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Diabetes: the Scaring Pace of the Disease

Sanches      0

Diabetes: the Scaring Pace of the Disease

In the 20th century, diabetes became one of the leading causes of death in the world. Reliable data released by the American Diabetes Association throws light on the harsh realities of the disease’s prevalence today. Government information collected from nursing homes, private hospitals and daycare centers indicates the rise of type 2 diabetes incidence.

As of today, the disease ranks seventh on the list of major factors leading to death in the United States of America. An aggregate of over 61,800 death certificates were issued so far this year which listed diabetes as the underlying reason. In addition, studies over the years suppose the theory of underreported deaths, which go missing in the fact file.

The condition is primarily prevalent in senior citizens above the age of 60. Recent survey estimates that a stunning 12 million elderly people are affected by type 2 diabetes. It forms a little over a quarter of the total old-age population in the US.

Every twelve months, there is a 1.5 million increase in new cases of diabetes in the States. Doctors are astonished at the alarming rate at which diabetes is diagnosed every passing year. Experts blame the erratic lifestyle led by many people on the ever increasing numbers. Nutritionists reflect on bad food choices attributed to the fast-paced lifestyle.

In the year 2015, Americans alone contributed to a staggering 30.3 million diabetics. This proportion amounts to about 9.4% of the entire population of the US.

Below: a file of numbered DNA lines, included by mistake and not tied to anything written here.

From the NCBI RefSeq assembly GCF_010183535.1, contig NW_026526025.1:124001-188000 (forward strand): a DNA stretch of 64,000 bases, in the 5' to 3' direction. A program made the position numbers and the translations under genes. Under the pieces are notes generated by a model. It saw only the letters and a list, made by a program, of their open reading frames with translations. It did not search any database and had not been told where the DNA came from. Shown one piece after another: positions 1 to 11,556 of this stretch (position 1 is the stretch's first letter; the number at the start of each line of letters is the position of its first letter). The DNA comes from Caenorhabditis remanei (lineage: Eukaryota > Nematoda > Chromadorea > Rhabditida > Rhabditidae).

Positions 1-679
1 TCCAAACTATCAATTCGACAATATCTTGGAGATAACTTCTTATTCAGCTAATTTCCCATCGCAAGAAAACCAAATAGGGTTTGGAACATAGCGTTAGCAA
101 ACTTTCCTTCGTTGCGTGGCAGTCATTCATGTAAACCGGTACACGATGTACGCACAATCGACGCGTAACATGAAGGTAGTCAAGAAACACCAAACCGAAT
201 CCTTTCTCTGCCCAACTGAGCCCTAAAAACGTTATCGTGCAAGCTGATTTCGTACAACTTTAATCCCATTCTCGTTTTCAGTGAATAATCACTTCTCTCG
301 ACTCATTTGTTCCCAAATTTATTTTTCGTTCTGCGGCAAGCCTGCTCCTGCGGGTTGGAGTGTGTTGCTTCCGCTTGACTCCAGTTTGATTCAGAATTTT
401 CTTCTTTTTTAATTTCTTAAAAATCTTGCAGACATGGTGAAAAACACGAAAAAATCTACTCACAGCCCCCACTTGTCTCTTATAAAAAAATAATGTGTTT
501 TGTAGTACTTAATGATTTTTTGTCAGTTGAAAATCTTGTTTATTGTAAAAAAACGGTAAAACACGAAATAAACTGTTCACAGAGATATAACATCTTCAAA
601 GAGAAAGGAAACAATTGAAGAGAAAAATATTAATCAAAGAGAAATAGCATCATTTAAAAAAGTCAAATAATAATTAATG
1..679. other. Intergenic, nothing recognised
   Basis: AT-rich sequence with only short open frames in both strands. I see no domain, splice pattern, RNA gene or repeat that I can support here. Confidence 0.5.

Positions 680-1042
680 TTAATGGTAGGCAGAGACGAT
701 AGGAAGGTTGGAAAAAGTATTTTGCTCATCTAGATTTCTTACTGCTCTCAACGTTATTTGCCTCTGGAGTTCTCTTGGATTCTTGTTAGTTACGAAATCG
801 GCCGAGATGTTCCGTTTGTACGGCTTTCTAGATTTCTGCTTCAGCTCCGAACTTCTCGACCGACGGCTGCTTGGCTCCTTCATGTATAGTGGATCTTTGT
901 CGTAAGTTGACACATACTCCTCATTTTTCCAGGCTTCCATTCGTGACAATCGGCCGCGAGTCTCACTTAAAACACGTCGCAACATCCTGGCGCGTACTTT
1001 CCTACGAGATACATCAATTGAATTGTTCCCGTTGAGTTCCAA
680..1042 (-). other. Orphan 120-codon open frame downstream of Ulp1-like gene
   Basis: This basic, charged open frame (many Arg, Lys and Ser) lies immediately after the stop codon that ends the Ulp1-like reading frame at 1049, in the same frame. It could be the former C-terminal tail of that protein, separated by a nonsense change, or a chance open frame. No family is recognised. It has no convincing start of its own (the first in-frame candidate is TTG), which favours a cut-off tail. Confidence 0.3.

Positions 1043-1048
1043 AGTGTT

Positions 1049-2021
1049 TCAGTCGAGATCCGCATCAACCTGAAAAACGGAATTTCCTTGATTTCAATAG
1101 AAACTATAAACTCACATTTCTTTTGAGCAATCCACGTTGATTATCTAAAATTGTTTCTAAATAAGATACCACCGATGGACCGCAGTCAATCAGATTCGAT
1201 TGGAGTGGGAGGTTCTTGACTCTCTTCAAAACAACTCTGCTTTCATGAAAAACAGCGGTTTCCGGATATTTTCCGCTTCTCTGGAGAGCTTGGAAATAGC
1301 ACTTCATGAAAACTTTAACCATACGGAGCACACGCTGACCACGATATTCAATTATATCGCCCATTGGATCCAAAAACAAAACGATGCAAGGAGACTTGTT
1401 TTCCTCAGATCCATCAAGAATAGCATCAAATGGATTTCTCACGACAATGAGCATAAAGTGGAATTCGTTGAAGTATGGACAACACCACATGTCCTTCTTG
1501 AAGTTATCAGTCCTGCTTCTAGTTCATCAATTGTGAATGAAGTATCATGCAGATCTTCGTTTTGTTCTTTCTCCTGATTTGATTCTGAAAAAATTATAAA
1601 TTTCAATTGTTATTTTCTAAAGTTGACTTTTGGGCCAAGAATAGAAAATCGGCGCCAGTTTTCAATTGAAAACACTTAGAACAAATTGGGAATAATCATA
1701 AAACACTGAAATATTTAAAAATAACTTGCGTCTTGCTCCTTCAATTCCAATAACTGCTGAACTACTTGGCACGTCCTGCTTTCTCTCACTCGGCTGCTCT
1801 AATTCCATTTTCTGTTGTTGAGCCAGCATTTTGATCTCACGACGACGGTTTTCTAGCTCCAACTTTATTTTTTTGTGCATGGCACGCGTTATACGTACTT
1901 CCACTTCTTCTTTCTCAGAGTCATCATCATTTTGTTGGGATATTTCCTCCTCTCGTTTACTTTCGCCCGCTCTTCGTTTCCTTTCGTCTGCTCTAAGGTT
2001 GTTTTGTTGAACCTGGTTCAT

Another shocking conclusion of research is the count of undiagnosed cases. In addition to those 30.3 million diagnosed cases, it is estimated that up to 7.2 million cases were left undetected. It is worth mentioning that the research was done on type 2 diabetes only, which accounts for 90 to 95% of all diabetics.

Diabetes also contributes to other conditions that decrease the quality of life. For example, male diabetics often suffer from erectile dysfunction and have to take an ED drug like Silagra to keep their sex life going. However, such drugs may have certain side effects and thus can make the condition of a diabetic worse.

To make matters worse, the chronic disease is gradually affecting the health of younger Americans, too. Statistics show that an estimated number of 193,000 youth have fallen prey to the disease. The overwhelming figures account for 0.24% of the population. In the previous year, approximately 17,900 youngsters were diagnosed with type 1 diabetes, while 5,300 tested positive for type 2 diabetes.

Medical experts claim that if nothing is changed, every third American teenager at present has the risk of developing diabetes by the year 2050. Sadly, national statistical data support the claim by registering more and more cases of diabetes every following year.